What to know about the extremely contagious stomach bug

What to know about the extremely contagious stomach bug

Norovirus may be nothing new, but the almost century-old virus is making headlines due to its rapidly climbing infection rates this season. The extremely contagious stomach bug can be passed through close contact with an infected individual and through contaminated foods, drinks and surfaces.

The main symptoms of infection include vomiting, diarrhea and overall stomach pain. These symptoms may sound like stomach flu, but the infections are actually quite different in origin.

“We don’t like the term stomach flu for a couple of reasons,” explains Dr. Robert Citronberg, the executive medical director of infectious disease and prevention at Advocate Health Care and Aurora Health Care. “First, norovirus is not an influenza virus. Second, the term ‘stomach flu’ is a generic term for many gastrointestinal illnesses. We prefer to call it what it is – norovirus.”

Like other stomach illnesses, it’s easy to get dehydrated. Ensuring you drink extra fluids is especially important when you become infected with norovirus. If you cannot keep fluids down, Dr. Citronberg recommends contacting your primary care provider.

Norovirus typically last 1-3 days and symptoms can onset as soon as 12 hours after exposure, according to the Centers for Disease Control and Prevention.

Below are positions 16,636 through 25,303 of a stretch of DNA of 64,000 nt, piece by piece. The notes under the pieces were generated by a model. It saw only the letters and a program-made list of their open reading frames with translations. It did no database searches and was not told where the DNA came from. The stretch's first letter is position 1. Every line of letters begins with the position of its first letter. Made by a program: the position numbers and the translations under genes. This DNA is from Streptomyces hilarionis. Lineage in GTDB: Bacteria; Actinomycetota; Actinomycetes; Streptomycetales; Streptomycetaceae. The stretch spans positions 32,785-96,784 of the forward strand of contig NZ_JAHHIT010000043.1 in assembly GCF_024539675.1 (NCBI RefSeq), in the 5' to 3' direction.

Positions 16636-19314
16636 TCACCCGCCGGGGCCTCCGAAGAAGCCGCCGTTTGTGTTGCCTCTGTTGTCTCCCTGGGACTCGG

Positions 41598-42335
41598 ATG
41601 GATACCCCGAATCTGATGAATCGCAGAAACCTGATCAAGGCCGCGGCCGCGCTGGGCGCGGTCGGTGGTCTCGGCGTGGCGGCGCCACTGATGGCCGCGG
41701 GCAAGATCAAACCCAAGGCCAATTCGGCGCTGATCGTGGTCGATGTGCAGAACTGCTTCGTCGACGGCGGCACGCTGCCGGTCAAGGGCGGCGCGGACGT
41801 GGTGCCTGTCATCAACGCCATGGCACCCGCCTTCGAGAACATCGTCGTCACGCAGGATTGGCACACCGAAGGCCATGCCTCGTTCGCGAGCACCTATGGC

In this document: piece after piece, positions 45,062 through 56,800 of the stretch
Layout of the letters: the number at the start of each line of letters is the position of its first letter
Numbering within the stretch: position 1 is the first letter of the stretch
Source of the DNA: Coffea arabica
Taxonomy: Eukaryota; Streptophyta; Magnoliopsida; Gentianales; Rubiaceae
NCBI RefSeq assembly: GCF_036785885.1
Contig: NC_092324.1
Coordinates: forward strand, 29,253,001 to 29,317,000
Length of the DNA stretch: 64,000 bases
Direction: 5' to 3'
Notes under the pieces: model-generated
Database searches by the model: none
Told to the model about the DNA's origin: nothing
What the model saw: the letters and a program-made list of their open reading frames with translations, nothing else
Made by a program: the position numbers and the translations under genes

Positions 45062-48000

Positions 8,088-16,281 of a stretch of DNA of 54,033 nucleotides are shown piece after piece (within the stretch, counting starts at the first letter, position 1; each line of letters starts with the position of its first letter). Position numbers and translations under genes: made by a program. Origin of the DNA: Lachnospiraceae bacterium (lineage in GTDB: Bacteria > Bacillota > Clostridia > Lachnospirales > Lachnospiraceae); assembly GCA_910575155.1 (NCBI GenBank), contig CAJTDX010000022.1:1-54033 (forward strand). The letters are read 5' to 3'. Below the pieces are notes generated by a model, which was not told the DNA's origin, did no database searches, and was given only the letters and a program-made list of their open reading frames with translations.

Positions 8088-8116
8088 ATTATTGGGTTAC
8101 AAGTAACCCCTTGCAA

People of all ages can get norovirus – with elderly, young children and immunocompromised most at risk for complications.

If you are caring for a loved one with the virus, Dr. Citronberg recommends the following precautions:

  • Wash your hands with soap and water.
  • Avoid putting your hands in or near your mouth.
  • Keep your bathroom and kitchen surfaces clean.
  • Avoid relying on alcohol-based hand sanitizers – they do not kill norovirus as effectively as soap and water.

If you or a loved one are experiencing signs of dehydration such as excessive thirst, dizziness, or infrequent urination, seek medical attention immediately.

Find the best care for your symptoms here: Illinois | Wisconsin 

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About the Author

Anna Kohler
Anna Kohler

Anna Kohler, health enews contributor, is an external communications specialist for Advocate Health Care and Aurora Health Care. She received her bachelor's degree in public relations from Illinois State University and has worked in health care public relations and content marketing for over five years. In her free time, she enjoys working out, exploring new places with her friends and family, and keeping up with the latest social media trends.